The State is the absolute reality and the individual himself has objective existence, truth and morality only in his capacity as a member of the State.

~

James Hillman ‘The Soul’s Code – In Search of Character & Calling’

Children present the best evidence for a psychology of providence. Here I mean more than providential miracles, those amazing tales of children falling from high ledges without harm, buried under earthquake debris and surviving. Rather, I am referring to the humdrum miracles when the mark of character appears. All of a sudden and out of nowhere a child shows who she is, what he must do. These impulsions of destiny frequently are stifled by dysfunctional perceptions and unreceptive surroundings, so that calling appears in the myriad symptoms of difficult, self-destructive, accident-prone, ‘hyper’ children – all words invented by adults in defence of their misunderstanding.

Often it was not in school, but outside of it – in extracurricular activities or during time spent altogether away from school – that calling appeared. It is as if the image in the heart in so many cases is hampered by the program of tuition and its time bound regularity.

 ~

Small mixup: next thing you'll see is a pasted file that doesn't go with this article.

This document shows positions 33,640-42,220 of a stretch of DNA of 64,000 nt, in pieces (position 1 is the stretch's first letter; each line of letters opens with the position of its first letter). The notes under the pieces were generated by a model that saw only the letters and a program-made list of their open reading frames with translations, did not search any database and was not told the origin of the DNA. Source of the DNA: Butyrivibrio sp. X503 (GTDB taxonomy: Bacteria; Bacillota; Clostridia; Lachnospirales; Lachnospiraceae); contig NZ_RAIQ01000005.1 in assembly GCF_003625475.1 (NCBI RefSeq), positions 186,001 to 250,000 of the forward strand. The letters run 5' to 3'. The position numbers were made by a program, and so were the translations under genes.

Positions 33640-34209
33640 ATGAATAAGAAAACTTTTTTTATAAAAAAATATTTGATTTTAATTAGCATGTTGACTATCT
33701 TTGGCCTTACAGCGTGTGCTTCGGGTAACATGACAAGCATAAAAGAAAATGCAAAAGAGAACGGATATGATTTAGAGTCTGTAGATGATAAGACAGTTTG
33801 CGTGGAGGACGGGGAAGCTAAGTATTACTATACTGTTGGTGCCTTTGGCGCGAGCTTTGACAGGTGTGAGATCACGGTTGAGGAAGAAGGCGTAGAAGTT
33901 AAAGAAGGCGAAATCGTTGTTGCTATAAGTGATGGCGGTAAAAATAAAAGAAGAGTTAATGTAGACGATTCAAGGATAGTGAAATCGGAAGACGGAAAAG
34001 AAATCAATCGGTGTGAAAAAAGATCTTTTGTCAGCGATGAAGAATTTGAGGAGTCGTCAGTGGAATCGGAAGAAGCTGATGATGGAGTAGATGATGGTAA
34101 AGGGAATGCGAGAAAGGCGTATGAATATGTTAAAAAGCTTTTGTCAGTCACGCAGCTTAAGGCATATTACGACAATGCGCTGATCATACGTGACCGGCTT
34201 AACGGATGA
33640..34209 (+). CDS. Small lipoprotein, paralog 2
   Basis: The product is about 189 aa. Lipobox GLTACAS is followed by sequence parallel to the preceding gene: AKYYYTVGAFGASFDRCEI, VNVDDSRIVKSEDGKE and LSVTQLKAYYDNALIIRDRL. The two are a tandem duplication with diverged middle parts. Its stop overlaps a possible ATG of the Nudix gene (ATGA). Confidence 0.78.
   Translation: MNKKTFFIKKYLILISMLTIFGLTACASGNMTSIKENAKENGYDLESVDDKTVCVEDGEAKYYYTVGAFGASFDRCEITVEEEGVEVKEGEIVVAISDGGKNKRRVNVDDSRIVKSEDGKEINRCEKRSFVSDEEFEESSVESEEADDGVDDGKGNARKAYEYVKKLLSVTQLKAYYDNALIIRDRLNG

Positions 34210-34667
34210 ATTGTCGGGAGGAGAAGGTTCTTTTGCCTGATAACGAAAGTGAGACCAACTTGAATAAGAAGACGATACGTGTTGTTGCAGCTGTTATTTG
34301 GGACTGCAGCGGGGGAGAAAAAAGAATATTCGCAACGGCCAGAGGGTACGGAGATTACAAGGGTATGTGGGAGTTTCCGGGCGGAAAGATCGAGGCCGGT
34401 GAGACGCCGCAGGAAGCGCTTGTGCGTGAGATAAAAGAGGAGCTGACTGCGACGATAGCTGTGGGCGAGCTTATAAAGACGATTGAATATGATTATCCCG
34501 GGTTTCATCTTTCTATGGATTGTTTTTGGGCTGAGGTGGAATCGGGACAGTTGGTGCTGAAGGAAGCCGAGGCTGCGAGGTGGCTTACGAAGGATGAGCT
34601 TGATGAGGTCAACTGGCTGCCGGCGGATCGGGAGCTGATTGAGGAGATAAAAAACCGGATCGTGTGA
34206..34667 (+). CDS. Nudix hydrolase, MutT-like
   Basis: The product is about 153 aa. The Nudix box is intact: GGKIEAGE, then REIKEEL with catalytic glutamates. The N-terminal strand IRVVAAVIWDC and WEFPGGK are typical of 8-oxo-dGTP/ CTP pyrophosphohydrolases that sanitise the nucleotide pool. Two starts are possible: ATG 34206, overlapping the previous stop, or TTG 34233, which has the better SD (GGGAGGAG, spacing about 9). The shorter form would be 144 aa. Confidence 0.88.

Adolph Hitler

Let me control the textbooks and I will control the state (cited in Children At Risk, by Dr. James Dobson and Gary L. Bauer, p.179).

When an opponent declares, “I will not come over to your side,” I calmly say, “Your child belongs to us already…. What are you? You will pass on.  Your descendants, however, now stand in the new camp.  In a short time they will know nothing else but this new community.” (6 November 1933, cited in The Rise and Fall of the Third Reich, by William L. Shirer, p.343).

~

Dr. A.A. Hodge

I am as sure as I am of the fact of Christ’s reign that a comprehensive and centralized system of national education, separated from religion, as is now commonly proposed, will prove the most appalling enginery for the propagation of antiChristian and atheistic unbelief and of antisocial nihilistic ethics, social and political, which this sinrent world has ever seen.

It is self-evident that on this scheme if it is consistently and persistently carried out in all parts of the country, the United States system of national popular education will be the most efficient and wide instrument for the propagation of atheism which the world has ever seen.[4]A.A. Hodge, Evangelical Theology (Edinburgh: Banner of Truth [1890] 1976), pp. 241-242.